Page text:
Presidents Cup math: Addition by subtraction

By Rex HoggardMay 17, 2017, 7:19 pm

It was the last question Nick Price was asked, which seemed apropos if not perfectly planned.

In April Price was named the International Presidents Cup team captain for the third time. As he and U.S. captain Steve Stricker were wrapping up a one-year-out news conference last October the conversation predictably turned to the Zimbabwean’s ongoing debate with the PGA Tour to reduce the total number of points in the biennial matches from 30 to 28, which is the same number used for the Ryder Cup.

“Last year [2015], I think it was very, very close. If it continues to be close, we may not need to change, but I honestly believe down the road, we'll probably change it to 28,” Price figured.

Prior to the ’15 matches, which the International team lost by a single point, Price & Co. had persuaded then-Tour commissioner Tim Finchem to reduce the number of available points from 34 to 30, a compromise that – at least from a competitive point of view – seemed to inject new life into the matches.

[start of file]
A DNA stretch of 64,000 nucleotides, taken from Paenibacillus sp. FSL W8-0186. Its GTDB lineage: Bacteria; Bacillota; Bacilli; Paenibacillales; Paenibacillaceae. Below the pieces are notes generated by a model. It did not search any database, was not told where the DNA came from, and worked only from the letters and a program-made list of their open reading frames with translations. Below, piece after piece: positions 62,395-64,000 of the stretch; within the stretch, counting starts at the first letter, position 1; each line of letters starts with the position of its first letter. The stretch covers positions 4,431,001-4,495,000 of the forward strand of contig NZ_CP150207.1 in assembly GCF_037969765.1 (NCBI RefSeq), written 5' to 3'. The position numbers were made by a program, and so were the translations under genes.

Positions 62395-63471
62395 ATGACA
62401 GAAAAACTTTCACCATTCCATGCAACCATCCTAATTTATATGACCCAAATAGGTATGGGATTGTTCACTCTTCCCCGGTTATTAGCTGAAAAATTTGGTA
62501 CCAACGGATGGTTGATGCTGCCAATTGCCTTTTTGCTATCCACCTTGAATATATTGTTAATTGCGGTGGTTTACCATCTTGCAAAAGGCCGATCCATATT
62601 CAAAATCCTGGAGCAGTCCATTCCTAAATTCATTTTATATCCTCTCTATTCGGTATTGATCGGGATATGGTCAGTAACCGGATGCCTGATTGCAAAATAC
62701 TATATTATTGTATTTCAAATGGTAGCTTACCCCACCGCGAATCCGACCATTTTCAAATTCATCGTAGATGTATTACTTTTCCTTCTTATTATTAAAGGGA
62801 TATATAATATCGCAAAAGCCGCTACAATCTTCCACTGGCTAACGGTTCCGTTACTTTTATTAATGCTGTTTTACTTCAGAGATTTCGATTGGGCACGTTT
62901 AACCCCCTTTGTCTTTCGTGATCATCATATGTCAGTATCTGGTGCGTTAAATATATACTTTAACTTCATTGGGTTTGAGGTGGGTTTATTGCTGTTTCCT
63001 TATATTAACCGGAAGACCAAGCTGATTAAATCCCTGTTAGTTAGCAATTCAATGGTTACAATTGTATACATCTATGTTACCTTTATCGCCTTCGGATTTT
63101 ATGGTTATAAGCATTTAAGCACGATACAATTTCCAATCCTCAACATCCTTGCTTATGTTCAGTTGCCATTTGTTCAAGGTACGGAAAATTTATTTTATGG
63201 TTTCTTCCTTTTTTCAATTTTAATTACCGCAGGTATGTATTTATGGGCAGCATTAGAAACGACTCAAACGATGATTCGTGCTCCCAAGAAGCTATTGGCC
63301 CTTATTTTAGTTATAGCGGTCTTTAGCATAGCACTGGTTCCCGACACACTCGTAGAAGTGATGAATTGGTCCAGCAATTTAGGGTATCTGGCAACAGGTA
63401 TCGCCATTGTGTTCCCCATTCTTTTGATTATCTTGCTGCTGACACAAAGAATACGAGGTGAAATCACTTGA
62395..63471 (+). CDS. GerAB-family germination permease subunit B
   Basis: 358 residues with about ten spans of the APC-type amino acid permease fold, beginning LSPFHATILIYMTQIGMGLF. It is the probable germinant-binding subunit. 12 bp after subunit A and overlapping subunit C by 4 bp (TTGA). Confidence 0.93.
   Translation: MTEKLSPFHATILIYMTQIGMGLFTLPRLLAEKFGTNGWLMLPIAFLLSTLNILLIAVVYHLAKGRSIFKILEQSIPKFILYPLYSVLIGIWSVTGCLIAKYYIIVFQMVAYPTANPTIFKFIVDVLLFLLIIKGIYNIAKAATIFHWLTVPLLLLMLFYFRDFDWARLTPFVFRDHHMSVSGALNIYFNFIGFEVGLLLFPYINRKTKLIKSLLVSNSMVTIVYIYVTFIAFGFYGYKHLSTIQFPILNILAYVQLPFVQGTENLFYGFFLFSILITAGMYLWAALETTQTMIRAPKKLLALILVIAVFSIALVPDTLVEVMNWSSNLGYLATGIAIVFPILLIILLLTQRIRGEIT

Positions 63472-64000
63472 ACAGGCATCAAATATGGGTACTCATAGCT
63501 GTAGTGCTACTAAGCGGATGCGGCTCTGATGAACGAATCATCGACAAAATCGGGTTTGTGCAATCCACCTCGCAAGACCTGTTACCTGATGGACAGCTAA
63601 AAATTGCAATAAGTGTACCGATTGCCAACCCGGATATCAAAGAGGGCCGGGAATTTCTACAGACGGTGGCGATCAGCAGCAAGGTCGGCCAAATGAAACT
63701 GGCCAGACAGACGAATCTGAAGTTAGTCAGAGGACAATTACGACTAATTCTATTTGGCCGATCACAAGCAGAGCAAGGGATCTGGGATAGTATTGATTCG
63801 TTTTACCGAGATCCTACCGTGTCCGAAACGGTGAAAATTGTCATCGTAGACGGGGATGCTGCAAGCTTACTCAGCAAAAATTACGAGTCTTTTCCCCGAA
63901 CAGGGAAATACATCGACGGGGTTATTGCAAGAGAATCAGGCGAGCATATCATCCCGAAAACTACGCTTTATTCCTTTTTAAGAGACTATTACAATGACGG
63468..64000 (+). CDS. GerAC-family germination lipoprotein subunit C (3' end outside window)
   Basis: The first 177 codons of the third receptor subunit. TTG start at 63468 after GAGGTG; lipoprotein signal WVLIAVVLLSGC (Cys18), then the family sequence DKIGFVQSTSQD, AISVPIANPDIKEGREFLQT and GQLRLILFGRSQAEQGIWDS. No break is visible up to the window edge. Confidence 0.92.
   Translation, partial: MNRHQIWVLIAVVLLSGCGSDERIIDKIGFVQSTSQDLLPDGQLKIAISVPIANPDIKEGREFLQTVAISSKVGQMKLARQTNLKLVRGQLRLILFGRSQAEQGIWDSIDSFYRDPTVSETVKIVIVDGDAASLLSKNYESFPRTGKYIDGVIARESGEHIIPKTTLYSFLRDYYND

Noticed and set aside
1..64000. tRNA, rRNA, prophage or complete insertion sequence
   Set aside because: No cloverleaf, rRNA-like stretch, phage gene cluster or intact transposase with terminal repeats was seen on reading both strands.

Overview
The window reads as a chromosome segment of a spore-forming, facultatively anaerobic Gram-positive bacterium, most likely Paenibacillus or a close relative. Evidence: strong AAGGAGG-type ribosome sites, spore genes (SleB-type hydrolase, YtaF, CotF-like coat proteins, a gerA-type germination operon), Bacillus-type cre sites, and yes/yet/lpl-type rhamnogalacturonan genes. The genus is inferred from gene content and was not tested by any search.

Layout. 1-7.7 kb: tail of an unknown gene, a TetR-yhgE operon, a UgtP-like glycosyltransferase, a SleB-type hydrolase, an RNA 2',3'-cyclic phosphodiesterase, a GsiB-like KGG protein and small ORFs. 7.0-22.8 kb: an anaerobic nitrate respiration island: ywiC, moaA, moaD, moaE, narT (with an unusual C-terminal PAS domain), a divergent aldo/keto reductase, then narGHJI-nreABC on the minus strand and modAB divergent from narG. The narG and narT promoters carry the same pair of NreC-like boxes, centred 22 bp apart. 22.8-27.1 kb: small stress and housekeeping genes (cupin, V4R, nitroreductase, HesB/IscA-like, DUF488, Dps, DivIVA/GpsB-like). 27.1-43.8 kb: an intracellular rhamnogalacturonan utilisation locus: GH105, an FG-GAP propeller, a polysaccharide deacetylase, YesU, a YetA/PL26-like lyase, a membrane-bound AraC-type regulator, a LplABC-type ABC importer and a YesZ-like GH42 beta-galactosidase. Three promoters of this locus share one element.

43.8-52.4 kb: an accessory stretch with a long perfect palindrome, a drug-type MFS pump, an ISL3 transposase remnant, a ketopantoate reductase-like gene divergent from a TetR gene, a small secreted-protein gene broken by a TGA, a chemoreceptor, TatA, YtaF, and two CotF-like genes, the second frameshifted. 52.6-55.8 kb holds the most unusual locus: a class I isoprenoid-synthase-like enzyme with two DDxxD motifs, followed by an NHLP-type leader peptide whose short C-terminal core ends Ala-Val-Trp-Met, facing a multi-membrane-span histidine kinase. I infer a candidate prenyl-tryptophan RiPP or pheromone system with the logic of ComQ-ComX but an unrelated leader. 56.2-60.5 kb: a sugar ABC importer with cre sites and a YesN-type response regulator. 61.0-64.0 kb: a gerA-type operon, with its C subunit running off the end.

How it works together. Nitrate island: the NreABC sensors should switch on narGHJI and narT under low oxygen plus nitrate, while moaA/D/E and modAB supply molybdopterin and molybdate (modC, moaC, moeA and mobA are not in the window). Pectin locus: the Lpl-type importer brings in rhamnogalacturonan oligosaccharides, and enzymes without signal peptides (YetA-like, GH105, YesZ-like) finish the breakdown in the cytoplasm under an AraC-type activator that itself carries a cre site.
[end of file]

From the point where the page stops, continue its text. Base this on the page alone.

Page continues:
After fighting for so long to reach that 28-point threshold, which seems to work so well at the Ryder Cup, Price likely based his theory on an eventual shift to fewer points on the fact that Finchem stepped down this year and was replaced by Jay Monahan, who by most accounts is more of a consensus builder than his predecessor.

Asked about the possibility of reducing the number of matches last week at The Players, Monahan certainly didn’t seem opposed to the idea.

“We will look at everything. What happened in Korea put the Presidents Cup in a great spot,” said Monahan, who added that he studies the International team’s standings every Monday morning. “I think [Price] had it right and we all got it right in Korea and that’s an example of talking, discussing, collaborating. That will continue to be a part of everything that we do.”

The ’15 matches were close and compelling, at least for those on the right side of the international dateline, with the cup decided by the final singles match on Sunday when Bill Haas defeated South Korea’s Sangmoon Bae.


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For his part, Adam Scott – the undisputed leader of the International team, having played in the last seven matches – said he’s comfortable with the current point structure, but that doesn’t mean he likes it.

Scott doesn’t necessarily want to win a Presidents Cup - that’s happened just once (1998) since the matches began in 1994 - but like Price he has a passionate desire to assure it’s competitive.

“It was getting to that point of frustration - what are we doing this for? This is not enjoyable. I’ve heard it’s a cycle of strong and weak teams, but this is a long time now,” Scott said. “The decision was up to the Tour and they did what they thought was best and we have to accept it now. But certainly we need to see a competitive match and that was my argument, why wouldn’t you assure yourself a competitive event.”